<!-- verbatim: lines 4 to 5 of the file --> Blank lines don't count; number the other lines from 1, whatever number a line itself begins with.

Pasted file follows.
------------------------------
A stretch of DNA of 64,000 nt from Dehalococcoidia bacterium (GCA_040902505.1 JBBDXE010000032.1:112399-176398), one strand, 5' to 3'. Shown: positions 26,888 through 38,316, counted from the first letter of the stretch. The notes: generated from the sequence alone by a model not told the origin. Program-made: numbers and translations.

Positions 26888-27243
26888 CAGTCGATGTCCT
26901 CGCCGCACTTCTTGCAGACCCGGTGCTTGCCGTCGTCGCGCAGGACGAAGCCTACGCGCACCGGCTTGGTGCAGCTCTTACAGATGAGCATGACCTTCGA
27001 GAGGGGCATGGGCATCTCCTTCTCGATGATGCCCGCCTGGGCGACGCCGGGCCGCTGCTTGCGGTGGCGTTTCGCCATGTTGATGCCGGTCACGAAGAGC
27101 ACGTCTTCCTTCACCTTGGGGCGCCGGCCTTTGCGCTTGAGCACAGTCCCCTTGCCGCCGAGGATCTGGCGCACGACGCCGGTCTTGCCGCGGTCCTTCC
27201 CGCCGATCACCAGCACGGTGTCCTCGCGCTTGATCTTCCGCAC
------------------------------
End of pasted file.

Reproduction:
26901 CGCCGCACTTCTTGCAGACCCGGTGCTTGCCGTCGTCGCGCAGGACGAAGCCTACGCGCACCGGCTTGGTGCAGCTCTTACAGATGAGCATGACCTTCGA
27001 GAGGGGCATGGGCATCTCCTTCTCGATGATGCCCGCCTGGGCGACGCCGGGCCGCTGCTTGCGGTGGCGTTTCGCCATGTTGATGCCGGTCACGAAGAGC